Google the words “Dan Deacon Interview/Ohio.” Then watch the YouTube video.

Go ahead, do it. I’ll wait.

In the footage a younger, thinner Dan — sporting a Tweety Bird T-shirt and what appear to be ski goggles with the lenses popped out — endures the well-meaning questions of a Georgia talk show host. Then he performs the song “Ohio,” to a presumably befuddled TV audience composed largely of retirees and housewives, all with the help of a Casiotone keyboard he claims to have acquired from his friend Nick. Gangly and soft-spoken, with the mannerisms of a stage-shy bar mitzvah, Dan Deacon is an unlikely guest on NBC’s Coastal Sunrise morning news.

When I saw Dan Deacon this summer, it seemed his setup had changed slightly since that fateful morning in Georgia. Although my memory of the evening is hazy at best — in large part because an actual haze of sweat and cigarette smoke drifted menacingly over the dance floor — I am reasonably certain that Dan has swapped at least some of his throwback sound equipment for a fleet of iPod Shuffles that he uses to trigger his various samples. I am reasonably certain of this fact because during his set the Shuffles were malfunctioning, perhaps due to the sweltering heat or the enormous globules of perspiration falling from Dan’s face as he worked, or because of the inherently questionable construction of the iPod Shuffle itself. I am also reasonably certain because, after she was hit on by a guy claiming to be Dan’s brother but before she gave up looking for us on the packed dance floor and ventured out into the mean streets of Williamsburg, my friend almost fell right on top of Dan Deacon’s Shuffles. She was literally this close. Her skin is probably still charmed by the after-effects of his greatness, assuming his greatness pervades even the copious sweat of his brow.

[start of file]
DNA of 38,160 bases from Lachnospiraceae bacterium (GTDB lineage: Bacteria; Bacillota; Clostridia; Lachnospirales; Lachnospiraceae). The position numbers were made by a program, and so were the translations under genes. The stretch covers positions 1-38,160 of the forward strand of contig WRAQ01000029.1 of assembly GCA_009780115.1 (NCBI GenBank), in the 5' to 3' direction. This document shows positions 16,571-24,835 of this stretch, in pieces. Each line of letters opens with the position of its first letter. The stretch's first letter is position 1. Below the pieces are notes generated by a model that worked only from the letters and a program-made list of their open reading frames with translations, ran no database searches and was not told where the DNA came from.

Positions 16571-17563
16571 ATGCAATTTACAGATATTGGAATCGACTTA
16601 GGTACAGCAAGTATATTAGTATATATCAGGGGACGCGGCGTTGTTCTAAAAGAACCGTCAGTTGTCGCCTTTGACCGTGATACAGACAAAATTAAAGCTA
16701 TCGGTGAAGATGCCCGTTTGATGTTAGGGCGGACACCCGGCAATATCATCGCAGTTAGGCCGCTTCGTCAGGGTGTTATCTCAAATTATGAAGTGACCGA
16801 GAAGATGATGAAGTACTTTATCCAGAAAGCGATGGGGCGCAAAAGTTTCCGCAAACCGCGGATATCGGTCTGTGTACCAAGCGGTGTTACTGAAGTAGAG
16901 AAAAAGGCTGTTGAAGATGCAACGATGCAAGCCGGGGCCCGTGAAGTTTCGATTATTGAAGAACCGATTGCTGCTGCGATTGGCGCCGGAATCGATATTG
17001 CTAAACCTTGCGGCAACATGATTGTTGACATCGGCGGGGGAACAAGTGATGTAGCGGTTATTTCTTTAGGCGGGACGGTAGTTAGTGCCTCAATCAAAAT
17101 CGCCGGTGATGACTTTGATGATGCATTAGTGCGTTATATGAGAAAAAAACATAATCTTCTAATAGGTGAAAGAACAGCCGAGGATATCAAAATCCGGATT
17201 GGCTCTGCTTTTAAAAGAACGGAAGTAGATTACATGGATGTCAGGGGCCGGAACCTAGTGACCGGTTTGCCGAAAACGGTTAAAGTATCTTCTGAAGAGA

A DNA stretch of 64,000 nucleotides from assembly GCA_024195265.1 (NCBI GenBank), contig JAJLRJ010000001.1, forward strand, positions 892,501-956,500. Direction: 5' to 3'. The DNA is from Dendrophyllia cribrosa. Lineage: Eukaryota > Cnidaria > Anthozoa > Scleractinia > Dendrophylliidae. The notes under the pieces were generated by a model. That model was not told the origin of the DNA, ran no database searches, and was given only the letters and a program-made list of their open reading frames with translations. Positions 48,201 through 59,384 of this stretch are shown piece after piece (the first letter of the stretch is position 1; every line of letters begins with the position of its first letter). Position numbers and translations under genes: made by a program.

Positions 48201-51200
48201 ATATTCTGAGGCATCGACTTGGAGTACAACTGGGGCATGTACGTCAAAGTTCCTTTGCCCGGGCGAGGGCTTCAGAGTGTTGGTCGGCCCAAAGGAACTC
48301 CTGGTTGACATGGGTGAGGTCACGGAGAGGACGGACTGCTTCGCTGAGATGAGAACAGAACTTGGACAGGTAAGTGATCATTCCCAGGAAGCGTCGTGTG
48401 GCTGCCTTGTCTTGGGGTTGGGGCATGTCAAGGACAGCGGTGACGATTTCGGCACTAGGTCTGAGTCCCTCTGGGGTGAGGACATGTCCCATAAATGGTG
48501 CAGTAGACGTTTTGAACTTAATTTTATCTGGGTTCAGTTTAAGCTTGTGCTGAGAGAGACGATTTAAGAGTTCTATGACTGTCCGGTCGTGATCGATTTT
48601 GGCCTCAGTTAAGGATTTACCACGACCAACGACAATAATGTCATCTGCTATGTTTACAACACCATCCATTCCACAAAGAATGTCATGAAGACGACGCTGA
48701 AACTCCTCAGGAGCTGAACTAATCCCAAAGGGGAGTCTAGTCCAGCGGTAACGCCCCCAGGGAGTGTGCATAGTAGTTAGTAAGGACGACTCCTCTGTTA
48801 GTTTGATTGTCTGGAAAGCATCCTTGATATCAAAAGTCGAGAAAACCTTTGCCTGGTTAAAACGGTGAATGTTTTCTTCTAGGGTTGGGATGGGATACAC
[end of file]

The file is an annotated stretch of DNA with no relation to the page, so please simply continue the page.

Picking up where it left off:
For her, this sort of proximity may well have been life-changing. For Dan, protectively hovering over his equipment like a mother hen, fending off the outstretched arms of enthusiastic fans and potential Shuffle-crushers, it seemed mostly to be nerve-wracking. But such are the perils of life as a hipster all-star, even one who looks more like a convenience store employee than a dance god on a grueling nation-wide tour.

This comparatively average-looking man has transcended his own nerdiness, overcome his early baldness and his rec specs and scored a rave on Pitchfork. Mixing the comparatively run-of-the-mill ingredients of vintage T-shirts, sweatbands and a function generators, Dan Deacon has created a brand of music that is simultaneously offbeat and infectious, reminiscent of sugar-coated pop that has been horribly yet wonderfully mangled.

And, after several years of making music that he likens to what “really cool six-year-olds” would make if they had the same equipment, Dan Deacon has transcended daytime television and will find his way into the hallowed halls of the Ezra Stiles dining hall tonight.

Though Dan may not share with us the secrets of his infinite energy when he comes to play Yale — tourmate and percussionist Jeremy Hyman advocates planning “your days productively [so] you can achieve your goals during the waking hours!” — he may share with us a little bit of the energy itself. And almost certainly some of his sweat.